Asciminib – the best treatment Lisa’s had in 16 years
Lisa McNeil is happy with the delayed decision she made in 2015 to go on a Phase I trial for a new CML drug – asciminib.
“It has turned out to be a really good thing to try and I’m happy I did it,” said Lisa.
“I can’t pinpoint any side-effects it’s giving me. It’s the best drug of everything I’ve tried.”
And Lisa has “tried nearly everything” since her diagnosis 18 years ago, just after her 30th birthday.
She was working in her husband’s newly established business and raising her two young children; both have albinism and are visually impaired.
“They were tough babies who never slept well and I was constantly exhausted,” said Lisa.
She thought she had chronic fatigue syndrome, then a blood test revealed a high white cell count. After a bone marrow biopsy, just before Christmas 2001, she found out she had CML on December 29.
“I was sure it would be negative and was obviously upset at the diagnosis,” said Lisa, now 48, of Adelaide.
Imatinib (Glivec®) was being trialled at that time and wasn’t widely accessible, so she began treatment with hydroxyurea briefly before going on to interferon.
That’s when Lisa began to get nerve pain, which has dominated her life ever since. It took many years to be diagnosed as severe neuropathic pain. She’s tried nearly every narcotic and pain is the main reason she has changed from one CML drug to another.
Lisa endured “terrible side-effects” from interferon for 12 months until “the new drug” [imatinib] became available. She was on imatinib for two years before again, due to side-effects, she moved on to dasatinib (Sprycel®) which she was on “for a long time”.
“It took 10 years before I eventually got to zero [CML undetectable in her bone marrow],” said Lisa, and she was able to have a break from treatment after having a 0.00 result for two years running.
“I was experiencing such severe pain and I wanted to come off my drugs to see if it would make any difference, which it did,” she said.
“He [Lisa’s haematologist] allowed me to do that, to try and understand what was happening with the pain. Even now, it’s a big mystery.
“My doctor put me on a stop trial. I would never stop my drugs otherwise and I only did it with his consent,” said Lisa, who takes compliance to her CML treatment very seriously.
“But after six weeks, my CML levels got really high, so I had to start CML treatment again.”
That’s when Lisa was told about the asciminib trial, but she opted to try nilotinib (Tasigna®) instead.
“I could have gone on the trial drug I’m on now, but I didn’t want to,” said Lisa.
“It hadn’t been tried in humans and I felt at the time that I didn’t need to put myself in that position, in case something did go wrong.
“Most people who come off their drug and relapse, like I did, will achieve total zero again within about three months,” she said.
But after 12 months on nilotinib, Lisa’s CML level still hadn’t returned to zero, and that’s when she changed her mind and decided to try asciminib.
“I thought maybe it’s worth giving it a go,” said Lisa who joined the asciminib trial in mid-2015.
“It was a bit scary because it was a Phase I trial. But by then people all round the world were on it. My doctor, who has conferences with other [trial] doctors every couple of weeks, didn’t feel it was a risky thing for me to do.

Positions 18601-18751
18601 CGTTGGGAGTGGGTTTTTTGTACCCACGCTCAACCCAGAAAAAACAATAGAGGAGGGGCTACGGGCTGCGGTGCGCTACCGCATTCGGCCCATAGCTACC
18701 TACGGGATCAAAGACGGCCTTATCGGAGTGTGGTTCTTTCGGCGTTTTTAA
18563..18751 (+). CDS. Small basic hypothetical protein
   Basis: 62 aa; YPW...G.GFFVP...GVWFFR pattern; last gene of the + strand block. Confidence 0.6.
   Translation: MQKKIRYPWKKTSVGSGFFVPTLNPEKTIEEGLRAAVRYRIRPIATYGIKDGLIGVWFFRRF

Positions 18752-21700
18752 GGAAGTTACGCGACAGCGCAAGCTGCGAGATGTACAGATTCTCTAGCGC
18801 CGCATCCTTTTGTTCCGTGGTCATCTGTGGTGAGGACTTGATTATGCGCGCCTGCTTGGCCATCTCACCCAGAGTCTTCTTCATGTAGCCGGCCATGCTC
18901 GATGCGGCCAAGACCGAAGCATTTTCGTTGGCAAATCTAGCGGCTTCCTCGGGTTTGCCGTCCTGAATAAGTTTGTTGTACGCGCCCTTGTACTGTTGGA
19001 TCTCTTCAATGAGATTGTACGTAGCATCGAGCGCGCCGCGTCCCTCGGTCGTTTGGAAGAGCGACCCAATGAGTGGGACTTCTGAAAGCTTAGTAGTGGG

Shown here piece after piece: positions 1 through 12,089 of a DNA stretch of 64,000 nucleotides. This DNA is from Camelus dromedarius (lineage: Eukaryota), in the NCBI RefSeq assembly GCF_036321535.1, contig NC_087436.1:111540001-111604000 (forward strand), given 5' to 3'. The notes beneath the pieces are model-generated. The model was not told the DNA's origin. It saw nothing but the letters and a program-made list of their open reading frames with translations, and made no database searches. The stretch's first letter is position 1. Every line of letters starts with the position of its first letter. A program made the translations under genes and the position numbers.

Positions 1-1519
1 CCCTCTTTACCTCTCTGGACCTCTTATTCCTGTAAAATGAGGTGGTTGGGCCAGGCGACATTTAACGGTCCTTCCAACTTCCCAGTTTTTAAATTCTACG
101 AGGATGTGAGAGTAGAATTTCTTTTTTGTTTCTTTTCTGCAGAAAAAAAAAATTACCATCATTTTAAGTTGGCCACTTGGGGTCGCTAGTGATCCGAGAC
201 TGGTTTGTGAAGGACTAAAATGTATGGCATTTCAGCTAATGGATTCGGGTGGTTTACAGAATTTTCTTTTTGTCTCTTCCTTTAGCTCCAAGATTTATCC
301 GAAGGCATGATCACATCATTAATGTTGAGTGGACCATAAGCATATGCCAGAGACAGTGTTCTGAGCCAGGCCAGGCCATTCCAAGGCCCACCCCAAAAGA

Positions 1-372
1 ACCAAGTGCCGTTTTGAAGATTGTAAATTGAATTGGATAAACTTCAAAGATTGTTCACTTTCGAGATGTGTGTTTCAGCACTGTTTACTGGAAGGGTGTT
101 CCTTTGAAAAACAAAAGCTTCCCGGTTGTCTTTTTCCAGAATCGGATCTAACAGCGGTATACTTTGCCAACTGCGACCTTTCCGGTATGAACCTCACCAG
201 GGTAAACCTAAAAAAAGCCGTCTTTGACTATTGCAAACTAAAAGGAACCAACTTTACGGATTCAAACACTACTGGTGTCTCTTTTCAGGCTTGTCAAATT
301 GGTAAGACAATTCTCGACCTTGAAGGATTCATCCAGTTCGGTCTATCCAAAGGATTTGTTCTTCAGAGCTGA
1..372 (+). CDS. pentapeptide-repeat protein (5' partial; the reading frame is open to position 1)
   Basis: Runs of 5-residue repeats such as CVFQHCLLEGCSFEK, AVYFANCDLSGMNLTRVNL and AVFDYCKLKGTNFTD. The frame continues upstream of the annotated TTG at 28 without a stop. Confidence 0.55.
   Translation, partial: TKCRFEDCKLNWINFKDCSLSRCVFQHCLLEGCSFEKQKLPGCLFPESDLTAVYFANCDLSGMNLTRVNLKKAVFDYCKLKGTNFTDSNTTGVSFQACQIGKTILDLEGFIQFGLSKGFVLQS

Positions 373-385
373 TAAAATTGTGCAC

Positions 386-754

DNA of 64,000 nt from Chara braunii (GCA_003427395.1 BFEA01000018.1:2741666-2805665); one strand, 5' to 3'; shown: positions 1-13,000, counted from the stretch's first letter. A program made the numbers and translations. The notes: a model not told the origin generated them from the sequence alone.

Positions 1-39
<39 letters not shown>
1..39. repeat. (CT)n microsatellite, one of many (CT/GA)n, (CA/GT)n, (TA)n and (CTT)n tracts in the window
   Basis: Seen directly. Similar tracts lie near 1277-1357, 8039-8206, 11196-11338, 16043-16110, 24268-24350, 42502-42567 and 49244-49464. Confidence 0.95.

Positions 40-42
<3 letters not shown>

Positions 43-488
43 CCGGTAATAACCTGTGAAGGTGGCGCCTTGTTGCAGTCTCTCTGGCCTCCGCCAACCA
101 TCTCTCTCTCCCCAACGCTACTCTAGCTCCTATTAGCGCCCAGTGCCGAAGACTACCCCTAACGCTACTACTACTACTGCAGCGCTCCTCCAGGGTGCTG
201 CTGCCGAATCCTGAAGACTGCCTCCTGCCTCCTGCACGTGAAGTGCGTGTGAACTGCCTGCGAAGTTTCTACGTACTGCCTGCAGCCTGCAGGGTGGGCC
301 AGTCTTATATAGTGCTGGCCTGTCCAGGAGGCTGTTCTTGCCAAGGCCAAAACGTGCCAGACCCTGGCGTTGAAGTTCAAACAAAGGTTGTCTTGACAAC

“It’s a tablet you take once a day and a bit like nilotinib, you have to fast one hour before or two hours after a meal.
“I take five tablets (200mg) before I go to sleep, so I don’t get nausea, and I take painkillers every day,” said Lisa.
“I’ve taken 3½ years and two drugs to get another zero. At my last appointment, it went up to .013, but I had a couple of 0.00s before that,” she said.
“My personal aim is to get to 0.00, stay there for two years, then trial coming off the drugs again.
“I want to do that because I still have problems with my pain – it’s a constant thing that bothers me more than the leukaemia. And I know my pain significantly improves when I’m not on any drugs.
“Where I’m sitting now, my [CML] levels are very low. There’s no problem with living like that and the drug isn’t giving me any new side-effects apart from pain and fatigue which have been ongoing issues,” said Lisa, who works six hours a day most weekdays, depending on how her health is at the time.
“And even though I work, I am not actually that productive most days.”
All Lisa’s spare time is devoted to designing a new house, which is due to begin construction this year. And she is looking forward to a trip to America with her husband, Jaimie, to celebrate their 25th wedding anniversary.
“It’s been a really tough journey but I learnt to be strong from my brave sister who passed away from cystic fibrosis.
“My other incentive to continue to fight comes every day from my two amazing children, who themselves face daily challenges with their vision impairment. They are such an inspiration to me.
“That’s why I’m quite determined to get to zero and try coming off the drug and see what happens again.”Posted on January 16th, 2020
Developed by the Leukaemia Foundation in consultation with people living with a blood cancer, Leukaemia Foundation support staff, haematology nursing staff and/or Australian clinical haematologists. This content is provided for information purposes only and we urge you to always seek advice from a registered health care professional for diagnosis, treatment and answers to your medical questions, including the suitability of a particular therapy, service, product or treatment in your circumstances. The Leukaemia Foundation shall not bear any liability for any person relying on the materials contained on this website.